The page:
Could air purifiers help to lessen the effects of this growing global issue?
A team of Stanford University researchers, with the support of Samsung, conducted a study to examine the effectiveness of air purifiers on health outcomes and indoor PM in the homes of children in a highly polluted city. Their findings were published in the October 2016 edition of the Journal of Asthma.
The study was carried out in 16 households in Fresno, California. Fresno, on the report of the California Air Resources Board, regularly exceeds both California and United States Environmental Protection Agency (EPA) ambient air quality standards for PM, and had earlier been declared the city with the highest level of PM in the US by the American Lung Association.
The study consisted of 17 children who either had a history of asthma, allergic rhinitis, or both. The subjects were allocated to two respective groups.
At the start of the study, the ‘active’ group was provided with Samsung’s AX9000 and AX7000 high-efficacy air purifiers, which were placed in their living rooms and bedrooms. In the homes of the ‘control’ group, meanwhile, no air purifiers were installed.
Researchers monitored the children’s asthma symptom control level, peak expiratory flow rate and nasal symptom severity throughout the 12-week duration of the study.
During the study period, the scores of the ‘childhood asthma control test’ decreased in the control group compared to the active group, where scores slightly increased. This improvement was observed throughout the study.
Moreover, throughout the study, evening peak expiratory flow rates for children in the active group remained at normal levels—measurements which were, on average, twice as high as those of the control group subjects, who did not have access to the air purifiers.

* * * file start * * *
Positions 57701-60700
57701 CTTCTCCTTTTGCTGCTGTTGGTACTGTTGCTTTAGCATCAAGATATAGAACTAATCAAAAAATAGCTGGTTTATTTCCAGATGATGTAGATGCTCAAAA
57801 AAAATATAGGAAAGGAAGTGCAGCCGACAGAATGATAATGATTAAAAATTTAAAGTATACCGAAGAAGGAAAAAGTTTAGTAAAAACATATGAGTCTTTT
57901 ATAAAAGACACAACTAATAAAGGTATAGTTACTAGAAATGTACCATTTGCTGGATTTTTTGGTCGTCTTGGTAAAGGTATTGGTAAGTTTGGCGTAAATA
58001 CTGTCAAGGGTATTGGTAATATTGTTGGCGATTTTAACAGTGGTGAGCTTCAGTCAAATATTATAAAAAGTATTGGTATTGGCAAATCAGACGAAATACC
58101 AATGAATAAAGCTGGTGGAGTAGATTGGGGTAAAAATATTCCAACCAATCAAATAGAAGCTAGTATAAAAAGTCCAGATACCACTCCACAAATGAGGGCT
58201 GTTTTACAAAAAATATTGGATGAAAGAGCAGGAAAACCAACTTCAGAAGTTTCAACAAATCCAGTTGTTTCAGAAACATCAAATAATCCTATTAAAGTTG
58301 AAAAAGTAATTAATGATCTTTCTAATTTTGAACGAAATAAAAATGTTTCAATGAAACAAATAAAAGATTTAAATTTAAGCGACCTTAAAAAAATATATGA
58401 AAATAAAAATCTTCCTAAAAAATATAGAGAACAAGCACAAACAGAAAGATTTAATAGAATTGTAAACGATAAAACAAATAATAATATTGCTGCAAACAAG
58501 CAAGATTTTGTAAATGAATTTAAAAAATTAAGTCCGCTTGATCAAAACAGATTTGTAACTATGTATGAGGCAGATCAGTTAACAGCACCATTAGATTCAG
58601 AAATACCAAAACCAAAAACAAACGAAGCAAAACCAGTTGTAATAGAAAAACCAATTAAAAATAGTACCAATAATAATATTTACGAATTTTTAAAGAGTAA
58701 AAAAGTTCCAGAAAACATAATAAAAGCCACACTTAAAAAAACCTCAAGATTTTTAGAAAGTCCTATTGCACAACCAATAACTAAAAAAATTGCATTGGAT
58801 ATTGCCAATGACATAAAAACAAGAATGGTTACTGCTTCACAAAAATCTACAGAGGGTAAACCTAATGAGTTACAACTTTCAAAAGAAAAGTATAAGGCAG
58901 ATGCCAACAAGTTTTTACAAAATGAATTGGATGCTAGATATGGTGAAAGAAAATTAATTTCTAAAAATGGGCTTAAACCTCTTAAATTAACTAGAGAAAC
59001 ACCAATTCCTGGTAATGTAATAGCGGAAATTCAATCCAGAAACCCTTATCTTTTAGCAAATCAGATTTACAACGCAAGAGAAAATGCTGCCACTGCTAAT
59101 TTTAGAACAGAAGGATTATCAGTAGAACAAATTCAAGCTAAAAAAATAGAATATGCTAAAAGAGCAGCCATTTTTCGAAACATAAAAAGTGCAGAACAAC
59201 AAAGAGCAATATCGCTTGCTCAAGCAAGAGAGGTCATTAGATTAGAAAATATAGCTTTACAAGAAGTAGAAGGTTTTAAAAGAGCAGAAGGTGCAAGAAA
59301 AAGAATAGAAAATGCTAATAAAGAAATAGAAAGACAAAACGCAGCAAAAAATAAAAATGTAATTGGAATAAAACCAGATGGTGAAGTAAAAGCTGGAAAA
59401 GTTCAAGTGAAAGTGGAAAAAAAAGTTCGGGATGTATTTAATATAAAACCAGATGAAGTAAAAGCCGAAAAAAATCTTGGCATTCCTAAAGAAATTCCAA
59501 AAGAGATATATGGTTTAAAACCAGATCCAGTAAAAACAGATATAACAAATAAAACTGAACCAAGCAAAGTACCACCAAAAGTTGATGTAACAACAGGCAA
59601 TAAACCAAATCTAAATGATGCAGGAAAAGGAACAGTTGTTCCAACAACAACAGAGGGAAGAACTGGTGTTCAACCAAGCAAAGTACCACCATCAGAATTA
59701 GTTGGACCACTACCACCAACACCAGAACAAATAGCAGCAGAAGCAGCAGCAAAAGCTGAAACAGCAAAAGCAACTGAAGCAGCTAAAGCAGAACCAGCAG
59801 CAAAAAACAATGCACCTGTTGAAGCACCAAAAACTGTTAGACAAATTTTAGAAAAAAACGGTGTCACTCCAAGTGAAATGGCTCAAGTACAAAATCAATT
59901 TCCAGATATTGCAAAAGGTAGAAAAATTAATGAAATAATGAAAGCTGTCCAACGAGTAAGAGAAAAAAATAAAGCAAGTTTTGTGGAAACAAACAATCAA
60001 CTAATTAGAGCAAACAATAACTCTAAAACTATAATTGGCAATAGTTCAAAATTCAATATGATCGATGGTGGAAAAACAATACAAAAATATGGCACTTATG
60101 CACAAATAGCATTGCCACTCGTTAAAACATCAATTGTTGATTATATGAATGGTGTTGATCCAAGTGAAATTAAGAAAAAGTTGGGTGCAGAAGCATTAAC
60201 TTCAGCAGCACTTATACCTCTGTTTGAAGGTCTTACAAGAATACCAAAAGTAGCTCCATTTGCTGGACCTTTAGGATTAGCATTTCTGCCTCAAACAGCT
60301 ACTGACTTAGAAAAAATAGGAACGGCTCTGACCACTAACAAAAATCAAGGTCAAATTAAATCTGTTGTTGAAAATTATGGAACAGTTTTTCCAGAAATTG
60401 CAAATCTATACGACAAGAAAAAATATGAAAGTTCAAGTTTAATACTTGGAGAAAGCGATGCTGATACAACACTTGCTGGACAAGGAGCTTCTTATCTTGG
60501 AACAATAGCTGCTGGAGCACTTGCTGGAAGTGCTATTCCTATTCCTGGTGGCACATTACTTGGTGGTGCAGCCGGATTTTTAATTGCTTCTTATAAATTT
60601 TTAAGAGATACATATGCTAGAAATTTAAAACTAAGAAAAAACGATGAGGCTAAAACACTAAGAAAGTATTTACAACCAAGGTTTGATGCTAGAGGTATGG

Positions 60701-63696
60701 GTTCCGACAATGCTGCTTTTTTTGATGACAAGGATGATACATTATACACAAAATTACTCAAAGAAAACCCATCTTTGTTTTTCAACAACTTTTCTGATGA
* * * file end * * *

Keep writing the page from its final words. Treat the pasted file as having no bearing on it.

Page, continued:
Mean childhood asthma control scores in the active and control groups*
Mean evening peak flow rates in the active and control groups*
Researchers also found improvements in nasal symptom scores during the 12-week study period in the active group with air purifier intervention.
Furthermore, individual symptom components, which include symptom scores separated individually for congestion, rhinorrhea, nasal itching and sneezing, were measured to have also decreased at week six and 12 in the active group. Air purifier intervention also reduced indoor PM2.5 levels by 43 percent.
In summary, the results of the study show that “indoor PM levels can be reduced in homes by using air purifiers with PM2.5 filters” and that these improvements in indoor air quality “can improve nasal symptom scores.”
These results are in line with a previous Stanford-Samsung study (Available here) that found that air purifiers help to reduce indoor concentrations of microparticles, dust mites and bacteria.
Samsung’s AX9000 and AX7000, the models used in the most recent study, boast a three-step filtering system that includes a dust filter for large dust particles, a deodorization filter for harmful gas and odor, and a PM2.5 filter for fine dust. The system allows the devices to capture up to 99 percent of even the finest microdust—as small as 0.02 micrometers—in the air.
Going forward, Samsung will spare no effort in continuing to develop innovative products that put more emphasis on consumer health and the environment.
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